is more inharmonic and each note decays faster, corresponding to the playing
technique on real strummed instruments of partially muting strings with
On real stringed instruments, the position of the picking (or plucking
or bowing) along the axis of the string is an important determinant of timbre.
We emulate this control by mapping the X position at the time the stylus
leaves the string region to a timbral control such as brightness.
We have several techniques for controlling pitch with the puck in the
left hand. The first is modeled loosely on the autoharp. There are regions
of the tablet that correspond to different chord roots, and each of the
4 puck buttons corresponds to a different chord quality (e.g., major, minor,
dominant seventh, and diminished). Pressing a button with the puck in a
particular region determines a chord, which in turn determines the pitches
of each virtual string. The layout of chord regions and chord qualities,
and the voicings of each chord are all easily configurable for different
styles, pieces, or performers.
Another technique for pitch control is modeled on the slide guitar, with
the puck taking the role of the slide. In this case the pitches of the
virtual strings are in fixed intervals relative to each other, and the puck's
horizontal position determines a continuous pitch offset that affects all
the strings. When the puck is not in proximity of the tablet the strings
are at their lowest pitches, corresponding to strumming open strings on
a slide guitar. The buttons on the puck select from among a set of different
4.3 Timbre Space Navigation
CNMAT's additive synthesis system provides timbral
interpolation via the timbre space model . The tablet is a natural
way to control position in a two-dimensional timbre space.
The simplest application uses the tablet in conjunction with another
controller like a MIDI keyboard. In this case the job of the tablet is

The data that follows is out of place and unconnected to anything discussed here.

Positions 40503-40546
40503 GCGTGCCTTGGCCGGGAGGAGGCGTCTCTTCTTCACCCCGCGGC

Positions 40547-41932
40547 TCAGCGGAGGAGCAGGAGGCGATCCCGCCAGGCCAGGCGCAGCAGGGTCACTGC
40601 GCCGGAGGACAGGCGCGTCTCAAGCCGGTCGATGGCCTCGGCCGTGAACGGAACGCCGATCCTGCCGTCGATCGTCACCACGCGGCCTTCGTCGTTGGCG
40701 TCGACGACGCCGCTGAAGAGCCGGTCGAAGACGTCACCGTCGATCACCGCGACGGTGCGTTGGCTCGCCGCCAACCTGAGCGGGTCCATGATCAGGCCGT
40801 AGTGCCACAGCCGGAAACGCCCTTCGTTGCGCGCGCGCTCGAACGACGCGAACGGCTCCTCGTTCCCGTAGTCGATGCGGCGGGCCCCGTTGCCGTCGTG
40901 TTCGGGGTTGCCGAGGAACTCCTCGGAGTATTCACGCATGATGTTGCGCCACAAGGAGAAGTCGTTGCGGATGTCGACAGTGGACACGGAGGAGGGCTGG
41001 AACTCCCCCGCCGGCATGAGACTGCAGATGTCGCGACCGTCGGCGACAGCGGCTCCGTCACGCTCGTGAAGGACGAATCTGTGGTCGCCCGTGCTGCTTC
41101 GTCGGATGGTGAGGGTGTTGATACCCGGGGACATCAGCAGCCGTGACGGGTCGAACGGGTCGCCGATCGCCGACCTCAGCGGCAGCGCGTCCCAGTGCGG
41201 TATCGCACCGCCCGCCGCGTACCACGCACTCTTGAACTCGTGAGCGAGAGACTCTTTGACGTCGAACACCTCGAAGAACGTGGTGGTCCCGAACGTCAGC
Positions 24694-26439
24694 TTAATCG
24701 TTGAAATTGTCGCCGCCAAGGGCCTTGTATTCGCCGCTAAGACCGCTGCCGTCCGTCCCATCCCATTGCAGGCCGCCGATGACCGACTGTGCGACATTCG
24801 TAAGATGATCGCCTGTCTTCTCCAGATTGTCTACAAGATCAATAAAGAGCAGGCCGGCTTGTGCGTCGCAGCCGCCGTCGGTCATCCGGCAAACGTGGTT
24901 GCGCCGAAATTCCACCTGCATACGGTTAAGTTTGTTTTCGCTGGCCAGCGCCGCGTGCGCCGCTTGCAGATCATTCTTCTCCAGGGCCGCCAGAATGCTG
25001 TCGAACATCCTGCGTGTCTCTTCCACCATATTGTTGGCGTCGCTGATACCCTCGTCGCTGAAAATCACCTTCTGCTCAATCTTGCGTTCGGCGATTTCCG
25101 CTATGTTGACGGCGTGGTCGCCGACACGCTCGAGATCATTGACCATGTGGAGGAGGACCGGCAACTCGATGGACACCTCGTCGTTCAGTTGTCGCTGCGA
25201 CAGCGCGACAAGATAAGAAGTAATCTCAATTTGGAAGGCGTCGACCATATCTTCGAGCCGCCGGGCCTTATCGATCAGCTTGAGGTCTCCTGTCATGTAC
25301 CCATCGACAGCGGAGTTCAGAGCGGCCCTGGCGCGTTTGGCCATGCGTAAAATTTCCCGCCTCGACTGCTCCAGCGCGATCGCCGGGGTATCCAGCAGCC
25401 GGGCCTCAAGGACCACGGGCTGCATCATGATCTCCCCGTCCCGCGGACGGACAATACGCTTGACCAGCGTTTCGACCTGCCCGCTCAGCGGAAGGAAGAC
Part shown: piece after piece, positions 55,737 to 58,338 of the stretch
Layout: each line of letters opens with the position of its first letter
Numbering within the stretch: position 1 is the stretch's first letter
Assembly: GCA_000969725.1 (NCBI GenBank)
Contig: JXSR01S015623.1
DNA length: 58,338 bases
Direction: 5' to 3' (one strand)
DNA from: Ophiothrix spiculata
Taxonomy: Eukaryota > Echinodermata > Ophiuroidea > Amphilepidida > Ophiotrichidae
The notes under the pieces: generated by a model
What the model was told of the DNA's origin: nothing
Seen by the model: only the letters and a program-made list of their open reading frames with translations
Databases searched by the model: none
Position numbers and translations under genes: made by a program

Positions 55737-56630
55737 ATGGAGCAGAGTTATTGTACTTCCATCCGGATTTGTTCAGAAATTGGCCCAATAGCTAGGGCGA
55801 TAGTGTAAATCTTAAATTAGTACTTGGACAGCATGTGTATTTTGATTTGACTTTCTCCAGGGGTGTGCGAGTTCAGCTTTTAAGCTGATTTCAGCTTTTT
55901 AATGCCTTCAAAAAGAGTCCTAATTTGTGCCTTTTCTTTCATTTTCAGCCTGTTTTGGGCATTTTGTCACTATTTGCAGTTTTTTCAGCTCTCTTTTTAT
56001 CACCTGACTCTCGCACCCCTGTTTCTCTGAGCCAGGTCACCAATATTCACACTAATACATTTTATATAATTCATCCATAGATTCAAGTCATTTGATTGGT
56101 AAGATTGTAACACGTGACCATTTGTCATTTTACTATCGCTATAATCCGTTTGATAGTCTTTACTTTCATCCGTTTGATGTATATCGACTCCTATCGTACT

just to determine position in the timbre space, so we map the two position
dimensions to the two timbre space dimensions and use the other controller
to determine pitch, loudness, and articulation.
Another approach is to use both hands on the tablet. The stylus position
determines timbre space position. When the stylus touches the tablet a
note is articulated, and when it leaves the tablet the note ends. Stylus
pressure maps to volume. The puck, held in the left hand, determines pitch
via a variety of possible mappings.
A third approach is to implement a process that continually produces
a stream of notes according to parameterized models of rhythm, harmony,
and melody. The left hand can manipulate the parameters of this model with
the puck while the right hand navigates in timbre space with the stylus.
5 Future Work
We would like to be able to recognize various kinds of strokes and gestures
made with the stylus. Previous work on stroke recognition in the context
of computer conducting  seems applicable, as does work on the integration
of segmentation, recognition, and quantitative evaluation of expressive
cursive gestures .
The tablet interface provides a musically potent and general two-dimensional
interface for the control of sound synthesis and compositional algorithms.
With the addition of stylus pressure and tilt, two additional dimensions
are available for each hand. Our experiments have demonstrated that irregularities
can be added to the surface providing tactile reference. The tablet interface
is basically a spatial coordinate sensor system like the Mathews Radio Drum
, the Buchla Lightning , the Theremin , joy sticks, and other sensor
systems like ultra sound ranging. But, unlike some of these systems it
offers the possibility of tactile reference, wide availability, flexible
adaptation, precision, and reliability. The tablet interface and its spatial
coordinate sensor cousins offer the possibility of long-lived alternative
musical control structures that use mathematical abstractions in a reliable
manner as the basis for a live-performance musical repertoire.
CNMAT gratefully acknowledges the support of Silicon Graphics, Inc.,
and Gibson Guitar Corporation for generous contributions that supported